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Dameron Discusses RFE/RL History, Move To Prague

Read an excerpt from the article below and see the original on American Circus, a cultural commentary journal.


A Letter From Prague: Asleep at The End of History

Charlie Dameron | American Circus

December 23, 2011

The continued existence of RFE is usually a surprise to those old enough to remember
the USSR, the Berlin Wall and duck-and-cover drills. “That’s still around? Isn’t Europe free already?” True enough.

But the world still has plenty of places that aren’t, or that have only the most tenuous grasp on freedom. For these corners of the globe — from Armenia to Kosovo to Chechnya to Iran to Pakistan — the lonely fight to preserve rational discussion against the totalizing impulse of ideology goes on.

Last week a researcher from Human Rights Watch, Steve Swerdlow, came by RFE to discuss a new report on torture in Uzbekistan. Uzbekistan — or, as Herman Cain has colorfully dubbed it recently, “Ubeki-beki-beki-stan-stan” — is a human rights abuser par excellence whose most notorious accomplishment in the realm of the grotesque was to boil alive at least one political prisoner a few years ago.

The Human Rights Watch report was of some interest, since Swerdlow is the only foreign human rights activist in years to have been allowed to do field research inside the country. He spoke movingly about his interviews with torture victims and their families, lawyers, and local human rights workers — a small class of courageous souls willing to undergo an almost endless cycle of arrests and interrogations.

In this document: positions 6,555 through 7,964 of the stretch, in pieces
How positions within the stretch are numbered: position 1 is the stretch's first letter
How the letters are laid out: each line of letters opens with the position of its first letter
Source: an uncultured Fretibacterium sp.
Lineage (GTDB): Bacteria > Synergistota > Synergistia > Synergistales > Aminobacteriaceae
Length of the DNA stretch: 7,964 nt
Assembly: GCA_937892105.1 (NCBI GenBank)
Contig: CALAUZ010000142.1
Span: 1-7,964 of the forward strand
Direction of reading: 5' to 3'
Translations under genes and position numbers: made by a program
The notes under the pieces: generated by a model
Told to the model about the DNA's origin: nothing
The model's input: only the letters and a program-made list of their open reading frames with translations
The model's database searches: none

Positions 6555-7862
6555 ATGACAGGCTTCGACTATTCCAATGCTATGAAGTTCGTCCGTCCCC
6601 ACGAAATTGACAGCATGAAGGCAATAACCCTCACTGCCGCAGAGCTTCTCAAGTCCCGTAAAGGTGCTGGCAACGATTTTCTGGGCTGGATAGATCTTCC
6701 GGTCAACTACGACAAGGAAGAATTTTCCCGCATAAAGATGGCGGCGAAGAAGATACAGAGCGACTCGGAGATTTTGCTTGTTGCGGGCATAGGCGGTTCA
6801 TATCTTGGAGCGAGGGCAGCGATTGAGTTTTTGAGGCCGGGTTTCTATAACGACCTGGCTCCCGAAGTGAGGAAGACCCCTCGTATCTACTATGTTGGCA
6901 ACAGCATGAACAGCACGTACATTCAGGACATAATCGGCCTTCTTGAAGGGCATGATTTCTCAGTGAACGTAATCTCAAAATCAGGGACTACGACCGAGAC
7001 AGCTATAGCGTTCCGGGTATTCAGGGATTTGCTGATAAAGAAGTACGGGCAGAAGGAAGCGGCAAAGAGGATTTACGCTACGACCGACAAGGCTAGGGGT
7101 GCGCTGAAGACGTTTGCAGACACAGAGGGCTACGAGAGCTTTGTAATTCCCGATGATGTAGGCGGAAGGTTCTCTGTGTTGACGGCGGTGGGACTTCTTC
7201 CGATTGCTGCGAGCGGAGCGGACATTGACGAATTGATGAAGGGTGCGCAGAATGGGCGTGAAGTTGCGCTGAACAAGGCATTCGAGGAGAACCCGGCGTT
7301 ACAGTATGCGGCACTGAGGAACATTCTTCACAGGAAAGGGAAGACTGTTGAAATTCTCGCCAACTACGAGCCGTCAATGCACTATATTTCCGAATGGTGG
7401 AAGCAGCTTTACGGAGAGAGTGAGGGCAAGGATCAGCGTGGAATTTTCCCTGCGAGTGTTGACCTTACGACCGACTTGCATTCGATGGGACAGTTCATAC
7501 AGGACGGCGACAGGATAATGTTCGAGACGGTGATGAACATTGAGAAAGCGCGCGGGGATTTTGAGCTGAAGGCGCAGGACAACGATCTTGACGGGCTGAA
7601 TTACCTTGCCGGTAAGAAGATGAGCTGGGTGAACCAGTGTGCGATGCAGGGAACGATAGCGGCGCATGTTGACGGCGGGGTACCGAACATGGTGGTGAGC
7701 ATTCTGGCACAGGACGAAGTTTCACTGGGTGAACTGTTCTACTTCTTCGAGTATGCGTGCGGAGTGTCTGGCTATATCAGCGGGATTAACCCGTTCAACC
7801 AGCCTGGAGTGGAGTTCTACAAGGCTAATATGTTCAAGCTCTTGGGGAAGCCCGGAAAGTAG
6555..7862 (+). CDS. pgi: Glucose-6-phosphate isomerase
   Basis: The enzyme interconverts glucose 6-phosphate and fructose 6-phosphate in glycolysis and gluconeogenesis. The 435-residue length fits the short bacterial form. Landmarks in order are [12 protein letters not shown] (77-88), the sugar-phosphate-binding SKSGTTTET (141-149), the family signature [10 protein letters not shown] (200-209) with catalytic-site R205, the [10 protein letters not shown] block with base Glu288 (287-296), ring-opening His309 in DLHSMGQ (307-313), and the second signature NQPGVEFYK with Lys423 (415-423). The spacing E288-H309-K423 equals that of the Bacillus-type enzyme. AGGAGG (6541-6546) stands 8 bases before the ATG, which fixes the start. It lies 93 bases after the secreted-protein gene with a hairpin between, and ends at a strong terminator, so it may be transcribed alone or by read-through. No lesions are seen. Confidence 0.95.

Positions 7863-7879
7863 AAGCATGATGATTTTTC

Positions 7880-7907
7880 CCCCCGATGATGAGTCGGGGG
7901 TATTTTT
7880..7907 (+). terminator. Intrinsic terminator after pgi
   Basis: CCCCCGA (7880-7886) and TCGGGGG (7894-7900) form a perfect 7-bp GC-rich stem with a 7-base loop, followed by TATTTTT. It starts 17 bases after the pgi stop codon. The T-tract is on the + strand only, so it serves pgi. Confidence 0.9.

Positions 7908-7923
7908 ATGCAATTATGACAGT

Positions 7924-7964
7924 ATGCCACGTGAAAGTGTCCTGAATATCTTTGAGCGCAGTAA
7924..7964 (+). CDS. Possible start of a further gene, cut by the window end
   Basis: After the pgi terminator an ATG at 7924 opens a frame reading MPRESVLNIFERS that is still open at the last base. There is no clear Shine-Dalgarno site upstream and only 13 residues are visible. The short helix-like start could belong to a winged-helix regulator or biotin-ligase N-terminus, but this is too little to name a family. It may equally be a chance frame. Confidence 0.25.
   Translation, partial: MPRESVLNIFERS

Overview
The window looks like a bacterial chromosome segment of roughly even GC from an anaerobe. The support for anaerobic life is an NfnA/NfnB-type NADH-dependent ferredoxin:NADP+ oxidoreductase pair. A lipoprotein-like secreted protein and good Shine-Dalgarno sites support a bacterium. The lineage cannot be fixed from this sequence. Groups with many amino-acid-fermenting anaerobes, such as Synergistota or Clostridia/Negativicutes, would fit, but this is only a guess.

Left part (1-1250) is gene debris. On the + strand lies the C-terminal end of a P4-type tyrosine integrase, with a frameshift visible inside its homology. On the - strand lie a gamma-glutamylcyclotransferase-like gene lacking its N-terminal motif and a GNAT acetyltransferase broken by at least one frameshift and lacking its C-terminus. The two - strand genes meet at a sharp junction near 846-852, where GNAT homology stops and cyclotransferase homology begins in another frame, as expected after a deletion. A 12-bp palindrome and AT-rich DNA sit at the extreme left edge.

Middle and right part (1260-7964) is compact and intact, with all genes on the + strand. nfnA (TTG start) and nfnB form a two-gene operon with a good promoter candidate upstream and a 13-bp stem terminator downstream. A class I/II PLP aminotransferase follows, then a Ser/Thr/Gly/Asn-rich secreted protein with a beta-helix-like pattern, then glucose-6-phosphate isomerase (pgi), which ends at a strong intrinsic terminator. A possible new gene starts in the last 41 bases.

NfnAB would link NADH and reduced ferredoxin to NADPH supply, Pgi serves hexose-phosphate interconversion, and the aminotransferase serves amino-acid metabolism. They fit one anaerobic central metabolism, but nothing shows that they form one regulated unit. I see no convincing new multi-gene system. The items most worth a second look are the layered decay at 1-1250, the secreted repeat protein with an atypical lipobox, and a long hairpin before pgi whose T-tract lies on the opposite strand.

The Uzbek regime is more or less as bad as they come. Outside of perhaps North Korea, Burma, and Turkmenistan, you would be hard-pressed to find a more loathsome system of state repression.

The problem for RFE — and the Uzbeks — is that precious few people in the West really care one way or another about human rights in Uzbekistan. In a conversation with Swerdlow after his presentation at RFE, I mentioned how hard it must be for Human Rights Watch to grain traction with American audiences about the situation there. Swerdlow nodded his head. “My own dad doesn’t care too much about Uzbekistan,” he said...[READ MORE]